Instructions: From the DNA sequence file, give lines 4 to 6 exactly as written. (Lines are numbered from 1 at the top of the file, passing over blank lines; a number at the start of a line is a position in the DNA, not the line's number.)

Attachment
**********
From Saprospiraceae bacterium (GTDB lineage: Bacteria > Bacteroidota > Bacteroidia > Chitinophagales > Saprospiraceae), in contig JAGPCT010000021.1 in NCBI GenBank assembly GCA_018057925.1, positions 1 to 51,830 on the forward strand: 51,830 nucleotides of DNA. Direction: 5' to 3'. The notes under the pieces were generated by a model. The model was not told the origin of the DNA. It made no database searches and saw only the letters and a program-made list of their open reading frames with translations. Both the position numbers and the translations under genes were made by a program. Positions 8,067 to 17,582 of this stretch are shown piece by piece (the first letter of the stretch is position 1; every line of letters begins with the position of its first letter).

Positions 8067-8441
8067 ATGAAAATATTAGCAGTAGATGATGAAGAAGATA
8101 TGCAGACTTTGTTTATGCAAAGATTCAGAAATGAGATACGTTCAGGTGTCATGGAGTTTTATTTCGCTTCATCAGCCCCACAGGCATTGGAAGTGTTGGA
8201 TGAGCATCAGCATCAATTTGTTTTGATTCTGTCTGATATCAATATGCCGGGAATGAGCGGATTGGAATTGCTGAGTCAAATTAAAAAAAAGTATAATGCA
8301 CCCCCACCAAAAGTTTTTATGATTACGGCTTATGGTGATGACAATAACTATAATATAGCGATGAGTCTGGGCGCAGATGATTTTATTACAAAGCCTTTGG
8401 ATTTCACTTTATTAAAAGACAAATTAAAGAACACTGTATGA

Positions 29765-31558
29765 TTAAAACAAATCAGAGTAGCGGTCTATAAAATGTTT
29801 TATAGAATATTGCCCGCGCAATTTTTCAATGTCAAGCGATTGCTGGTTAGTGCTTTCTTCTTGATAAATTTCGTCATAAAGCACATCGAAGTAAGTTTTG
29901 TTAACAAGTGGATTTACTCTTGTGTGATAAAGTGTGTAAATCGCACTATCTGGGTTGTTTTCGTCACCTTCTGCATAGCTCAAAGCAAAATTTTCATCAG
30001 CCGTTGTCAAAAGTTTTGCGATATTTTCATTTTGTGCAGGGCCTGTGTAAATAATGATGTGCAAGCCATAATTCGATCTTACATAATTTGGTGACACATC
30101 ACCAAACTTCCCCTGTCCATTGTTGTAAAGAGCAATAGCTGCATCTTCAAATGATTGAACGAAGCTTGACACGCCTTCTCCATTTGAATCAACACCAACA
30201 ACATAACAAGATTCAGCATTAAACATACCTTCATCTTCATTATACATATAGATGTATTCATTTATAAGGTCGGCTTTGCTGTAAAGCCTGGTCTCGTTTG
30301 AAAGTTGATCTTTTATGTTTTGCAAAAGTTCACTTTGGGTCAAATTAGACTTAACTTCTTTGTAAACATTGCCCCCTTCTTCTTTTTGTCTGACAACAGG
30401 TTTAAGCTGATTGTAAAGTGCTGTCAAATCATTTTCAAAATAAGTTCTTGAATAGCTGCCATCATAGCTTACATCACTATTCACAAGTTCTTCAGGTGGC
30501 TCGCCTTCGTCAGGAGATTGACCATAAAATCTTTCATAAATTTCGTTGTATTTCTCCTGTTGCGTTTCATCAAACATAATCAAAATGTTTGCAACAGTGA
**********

8101 TGCAGACTTTGTTTATGCAAAGATTCAGAAATGAGATACGTTCAGGTGTCATGGAGTTTTATTTCGCTTCATCAGCCCCACAGGCATTGGAAGTGTTGGA
8201 TGAGCATCAGCATCAATTTGTTTTGATTCTGTCTGATATCAATATGCCGGGAATGAGCGGATTGGAATTGCTGAGTCAAATTAAAAAAAAGTATAATGCA
8301 CCCCCACCAAAAGTTTTTATGATTACGGCTTATGGTGATGACAATAACTATAATATAGCGATGAGTCTGGGCGCAGATGATTTTATTACAAAGCCTTTGG